Cardiolipin and monolysocardiolipin analysis in fibroblasts, lymphocytes, and tissues using high-performance liquid chromatography-mass spectrometry as a diagnostic test for Barth syndrome.
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SourceAnalytical Biochemistry, 387, 2, (2009), pp. 230-237
Article / Letter to editor
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Laboratory of Genetic, Endocrine and Metabolic Diseases
SubjectIGMD 8: Mitochondrial medicine; NCMLS 4: Energy and redox metabolism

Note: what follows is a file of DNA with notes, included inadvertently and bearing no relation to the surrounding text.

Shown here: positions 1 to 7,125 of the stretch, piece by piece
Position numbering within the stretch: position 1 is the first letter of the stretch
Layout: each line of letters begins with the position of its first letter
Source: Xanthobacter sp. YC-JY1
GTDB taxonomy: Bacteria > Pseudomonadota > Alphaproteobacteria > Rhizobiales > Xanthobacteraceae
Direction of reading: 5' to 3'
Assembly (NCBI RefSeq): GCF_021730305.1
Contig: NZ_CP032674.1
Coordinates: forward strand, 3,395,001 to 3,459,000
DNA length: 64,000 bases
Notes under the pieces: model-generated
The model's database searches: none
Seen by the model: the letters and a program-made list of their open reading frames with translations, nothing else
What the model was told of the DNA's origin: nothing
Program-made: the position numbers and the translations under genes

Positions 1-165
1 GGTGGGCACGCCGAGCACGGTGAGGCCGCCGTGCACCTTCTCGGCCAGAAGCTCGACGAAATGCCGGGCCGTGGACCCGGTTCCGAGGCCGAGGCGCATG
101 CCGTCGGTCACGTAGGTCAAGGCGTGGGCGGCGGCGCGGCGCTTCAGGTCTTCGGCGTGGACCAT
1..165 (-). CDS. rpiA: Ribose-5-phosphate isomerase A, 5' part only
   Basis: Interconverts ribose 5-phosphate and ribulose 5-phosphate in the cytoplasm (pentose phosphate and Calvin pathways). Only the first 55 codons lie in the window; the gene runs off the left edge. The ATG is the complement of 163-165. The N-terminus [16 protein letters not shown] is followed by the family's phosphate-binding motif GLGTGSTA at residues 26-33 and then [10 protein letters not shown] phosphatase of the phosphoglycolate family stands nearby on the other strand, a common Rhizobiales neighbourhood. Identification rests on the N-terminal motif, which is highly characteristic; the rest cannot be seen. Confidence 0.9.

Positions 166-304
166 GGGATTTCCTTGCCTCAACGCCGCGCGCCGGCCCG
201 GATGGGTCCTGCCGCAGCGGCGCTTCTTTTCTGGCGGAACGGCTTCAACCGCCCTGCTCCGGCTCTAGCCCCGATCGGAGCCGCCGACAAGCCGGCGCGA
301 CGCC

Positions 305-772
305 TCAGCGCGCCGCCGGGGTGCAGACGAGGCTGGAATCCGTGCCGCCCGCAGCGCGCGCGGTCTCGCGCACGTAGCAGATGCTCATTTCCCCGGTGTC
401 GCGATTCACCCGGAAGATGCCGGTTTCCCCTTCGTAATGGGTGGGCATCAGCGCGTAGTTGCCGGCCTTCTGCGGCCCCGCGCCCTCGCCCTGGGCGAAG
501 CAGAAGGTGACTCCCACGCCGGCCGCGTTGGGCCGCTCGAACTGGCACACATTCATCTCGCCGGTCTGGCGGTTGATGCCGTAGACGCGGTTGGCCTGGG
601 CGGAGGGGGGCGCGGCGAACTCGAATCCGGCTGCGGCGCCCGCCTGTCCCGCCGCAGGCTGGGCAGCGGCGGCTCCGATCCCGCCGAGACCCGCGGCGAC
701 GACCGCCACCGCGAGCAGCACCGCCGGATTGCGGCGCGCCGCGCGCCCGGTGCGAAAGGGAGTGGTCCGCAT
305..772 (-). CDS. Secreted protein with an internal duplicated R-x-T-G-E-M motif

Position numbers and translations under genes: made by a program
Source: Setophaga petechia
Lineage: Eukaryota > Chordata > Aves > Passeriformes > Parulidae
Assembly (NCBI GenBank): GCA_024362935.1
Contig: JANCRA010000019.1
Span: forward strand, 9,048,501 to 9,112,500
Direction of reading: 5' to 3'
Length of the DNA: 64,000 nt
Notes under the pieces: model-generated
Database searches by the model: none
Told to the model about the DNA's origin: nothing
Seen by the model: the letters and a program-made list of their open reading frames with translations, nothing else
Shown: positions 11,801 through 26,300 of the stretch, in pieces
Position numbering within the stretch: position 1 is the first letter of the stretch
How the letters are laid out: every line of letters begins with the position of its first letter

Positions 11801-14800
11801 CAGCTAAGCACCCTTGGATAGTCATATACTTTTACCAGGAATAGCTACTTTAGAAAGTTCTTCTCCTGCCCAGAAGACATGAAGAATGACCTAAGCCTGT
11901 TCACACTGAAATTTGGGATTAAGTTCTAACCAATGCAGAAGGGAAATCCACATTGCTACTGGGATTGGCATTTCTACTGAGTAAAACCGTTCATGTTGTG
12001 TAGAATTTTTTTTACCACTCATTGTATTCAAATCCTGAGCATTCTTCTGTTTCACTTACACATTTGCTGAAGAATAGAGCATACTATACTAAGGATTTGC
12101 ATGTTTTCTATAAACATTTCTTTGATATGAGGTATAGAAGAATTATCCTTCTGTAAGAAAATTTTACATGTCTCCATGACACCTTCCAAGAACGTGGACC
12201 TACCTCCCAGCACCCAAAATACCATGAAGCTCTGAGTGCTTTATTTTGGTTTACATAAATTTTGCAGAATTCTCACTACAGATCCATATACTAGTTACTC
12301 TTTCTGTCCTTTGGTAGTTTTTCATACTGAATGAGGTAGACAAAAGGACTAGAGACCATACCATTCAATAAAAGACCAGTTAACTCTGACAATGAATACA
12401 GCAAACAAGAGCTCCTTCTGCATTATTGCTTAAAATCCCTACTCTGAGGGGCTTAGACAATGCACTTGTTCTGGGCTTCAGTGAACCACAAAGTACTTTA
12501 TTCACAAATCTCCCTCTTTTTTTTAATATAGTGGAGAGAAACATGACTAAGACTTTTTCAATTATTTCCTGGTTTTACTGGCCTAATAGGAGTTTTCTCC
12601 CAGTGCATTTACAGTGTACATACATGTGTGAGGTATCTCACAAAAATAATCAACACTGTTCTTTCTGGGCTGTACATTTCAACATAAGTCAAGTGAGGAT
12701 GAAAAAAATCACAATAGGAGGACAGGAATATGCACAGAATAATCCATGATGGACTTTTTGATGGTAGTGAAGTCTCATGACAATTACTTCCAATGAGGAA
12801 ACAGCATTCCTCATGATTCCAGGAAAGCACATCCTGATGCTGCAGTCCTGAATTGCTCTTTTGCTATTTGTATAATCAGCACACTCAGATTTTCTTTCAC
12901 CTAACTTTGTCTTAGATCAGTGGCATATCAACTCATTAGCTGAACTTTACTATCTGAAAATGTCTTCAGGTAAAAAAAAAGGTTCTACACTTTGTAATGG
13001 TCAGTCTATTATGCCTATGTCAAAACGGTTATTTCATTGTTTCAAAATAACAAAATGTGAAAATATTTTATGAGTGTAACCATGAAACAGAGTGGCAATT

Barth syndrome (BTHS) is an X-linked recessive disorder caused by mutations in the tafazzin (or TAZ) gene and is clinically characterized by (cardio)myopathy, neutropenia, and growth abnormalities. Biochemical abnormalities include decreased levels of the mitochondrial phospholipid cardiolipin, increased levels of monolysocardiolipin, and a lower degree of unsaturation of the (monolyso)cardiolipin acyl chains. Diagnostic testing for BTHS is routinely performed by TAZ gene sequencing, and recently a BTHS screening method in bloodspots has been developed, but both methods have important limitations. Because a validated confirmatory method is not yet available, we set up and validated a high-performance liquid chromatography-mass spectrometry (HPLC-MS) method for BTHS in cultured fibroblasts, lymphocytes, and skeletal muscle based on cardiolipin, monolysocardiolipin, and the monolysocardiolipin/cardiolipin ratio. In addition, we performed retrospective analysis of 121 muscle samples of patients with myopathy of which mitochondrial origin was presumed, and we identified one patient with cardiolipin abnormalities similar to BTHS patients. Molecular analysis revealed a bona fide mutation in the TAZ gene. We conclude that (monolyso)cardiolipin analysis by HPLC-MS not only is a powerful tool to diagnose patients with clinical signs and symptoms of BTHS but also should be used in patients suffering from mitochondrial myopathies with unknown etiology.
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